Kodak is bringing back the iconic Super 8 film camera with a modest amount of fanfare.
I am not nostalgic about film, never having used it in the past. But I have to admit, there is something oddly appealing about this.
I like how this one journalist puts it:
No question with the recent surge in vinyl records, analog has become fashionable again. I just completed my annual viewing of Chevy Chase's Christmas Vacation (with the kids in bed of course), and the scene where he finds some old film in the attic and hooks up a projector to watch old it caught my eye this time in a different light. Perhaps in 2050, the Christmas Vacation reboot will have Clark Griswold discover a dusty hard drive in the attic and boot up his PC to discover some old AVCHD video.Those were the days: when to make a movie, all you had to do was buy a camera and some film, shoot footage with no idea of what you were getting (changing the reel every few minutes), send the film off to a developer, laboriously edit it together by hand, buy a projector, then enjoy the results in the comfort of your own home. Why did Super 8 ever fall out of favour, you wonder?
+ Reply to Thread
Results 1 to 30 of 33
If that article had been written on April, 1, I might have been more sceptical
The above quote tho is 'painfully' accurate(he only forgot the blacked out room for the projection ) Yet that really was the fun of it all. Anyone could be a real film-maker. Digital has, to a degree, taken that element out of the equation.
Super8 was never cheap - I try to remember now if the processing was included in the cost of the reel at point of purchase. Certainly additional costs were incurred to put a sound strip on the processed reel. But the costs now quoted are not for the masses.
I would hope the Super 8 film cartridge is the same as it was thirty years ago so I can fire up my old Super 8 cameras, a Eumig 881 PMA and Bell & Howell 2146 XL. Had a lot of fun with those doing some stop motion animation. Wonder what the film cost these days? It was getting very expensive when video was phasing in.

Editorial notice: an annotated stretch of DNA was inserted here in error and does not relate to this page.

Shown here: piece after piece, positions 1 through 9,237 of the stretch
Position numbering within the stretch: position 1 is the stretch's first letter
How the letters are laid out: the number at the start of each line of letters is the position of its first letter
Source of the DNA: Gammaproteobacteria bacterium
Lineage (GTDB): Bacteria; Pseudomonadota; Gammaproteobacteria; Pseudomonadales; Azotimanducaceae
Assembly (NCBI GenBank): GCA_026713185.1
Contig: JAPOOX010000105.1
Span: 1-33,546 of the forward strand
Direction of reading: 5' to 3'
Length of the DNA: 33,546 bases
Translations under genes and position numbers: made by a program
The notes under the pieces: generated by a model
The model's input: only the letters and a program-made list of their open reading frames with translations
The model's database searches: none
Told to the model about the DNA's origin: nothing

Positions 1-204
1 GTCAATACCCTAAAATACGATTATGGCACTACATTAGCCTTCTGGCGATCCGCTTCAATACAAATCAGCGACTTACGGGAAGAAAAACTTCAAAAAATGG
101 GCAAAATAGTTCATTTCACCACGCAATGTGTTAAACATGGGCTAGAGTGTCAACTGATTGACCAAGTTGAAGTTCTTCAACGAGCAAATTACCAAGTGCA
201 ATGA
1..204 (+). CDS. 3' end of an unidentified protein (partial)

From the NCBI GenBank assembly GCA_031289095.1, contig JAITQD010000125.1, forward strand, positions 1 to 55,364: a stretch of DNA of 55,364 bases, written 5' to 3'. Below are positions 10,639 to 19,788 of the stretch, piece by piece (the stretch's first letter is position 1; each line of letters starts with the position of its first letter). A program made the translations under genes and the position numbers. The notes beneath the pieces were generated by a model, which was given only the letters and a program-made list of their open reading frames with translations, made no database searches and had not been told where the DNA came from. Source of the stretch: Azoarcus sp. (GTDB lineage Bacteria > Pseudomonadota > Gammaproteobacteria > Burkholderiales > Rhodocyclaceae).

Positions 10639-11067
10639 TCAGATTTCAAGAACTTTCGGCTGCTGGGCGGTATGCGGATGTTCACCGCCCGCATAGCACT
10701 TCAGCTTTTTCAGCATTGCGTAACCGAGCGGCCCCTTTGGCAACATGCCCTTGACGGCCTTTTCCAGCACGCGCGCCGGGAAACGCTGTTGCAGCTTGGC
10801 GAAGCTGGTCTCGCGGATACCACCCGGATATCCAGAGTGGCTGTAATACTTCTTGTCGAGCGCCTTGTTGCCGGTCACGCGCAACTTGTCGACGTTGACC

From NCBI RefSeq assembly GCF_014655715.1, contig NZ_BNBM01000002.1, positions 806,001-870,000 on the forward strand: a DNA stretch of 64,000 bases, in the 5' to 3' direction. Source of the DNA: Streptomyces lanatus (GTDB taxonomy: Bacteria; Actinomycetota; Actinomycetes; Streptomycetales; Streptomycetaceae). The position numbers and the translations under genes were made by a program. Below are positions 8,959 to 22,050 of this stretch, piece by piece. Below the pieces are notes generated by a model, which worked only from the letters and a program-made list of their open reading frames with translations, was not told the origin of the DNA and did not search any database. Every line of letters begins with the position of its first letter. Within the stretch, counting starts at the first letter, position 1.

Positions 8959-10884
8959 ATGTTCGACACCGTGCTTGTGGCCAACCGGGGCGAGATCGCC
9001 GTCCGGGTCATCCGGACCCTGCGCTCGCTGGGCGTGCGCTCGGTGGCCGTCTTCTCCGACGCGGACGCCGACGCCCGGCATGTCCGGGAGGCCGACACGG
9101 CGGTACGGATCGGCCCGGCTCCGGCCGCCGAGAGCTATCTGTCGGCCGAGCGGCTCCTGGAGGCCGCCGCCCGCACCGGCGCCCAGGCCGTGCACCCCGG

Mr. Clarke, Kodak CEO, was quoted by the WSJ saying that the processing would cost between $50 and $75 per cartridge. Given that each cartridge is spec'd to have 3600 frames, at 14 fps, that is just over 4 minutes of footage. So this is definitely not a toy for the cash strapped. Full article below, but I am not sure if the link is paywalled:
Super 8 is still used extensively in film schools and is a calling card for anyone wanting to break into the biz. My guess, with Star Wars VII recently surpassing Avatar as the highest grossing domestic film ever, even more big name filmmakers will be looking at film seriously again. Many hate Ep. I-III precisely because of the CG. JJ Abrams purposely filmed in 35 mm and 65 mm and avoided CG to recreate the feel of the original Star Wars. So film won't be going away anytime soon.
Super8 wasn't even used extensively in film schools in the '80s when I went to film school (and when film was still used regularly). It (8mm/Super8mm) was used for just 1 semester (the 1st production semester) to get new students acquainted with the workings/feel of the camera, and if they continued onward, all subsequent semesters used a Bolex (16mm) or better (Arri, Panavision, etc.). If celluloid film production is even being taught (can't find anything on the syllabus but 1), it's an advanced oddball/specialty class.
Nobody's going to promote relying on an obsolescent medium with such slow, tenuous turnaround and no realtime feedback, over existing current mediums with proven processes & instant feedback, regardless of any other (supposedly) perceived benefits.
AFA Star Wars is concerned, it was shot mainly in IMAX film format to be compatible with IMAX theatres (which could always be downrezzed for standard film/digital theatres). They DID use plenty of CGI, plus Digital Intermediate work. People didn't hate Ep 1-3 because of the CG (which was great at the time, but is only now bothersome due to our expected increase in CG quality base discernment), they hated it because it had stupid writing/plot/characters/acting, compared to 4-6 (well, 4 & 5 at least). Film isn't gone, but it's already been and will continue to "go away". With less major film stock supplies, and much fewer developing houses, it is fast becoming a small niche format.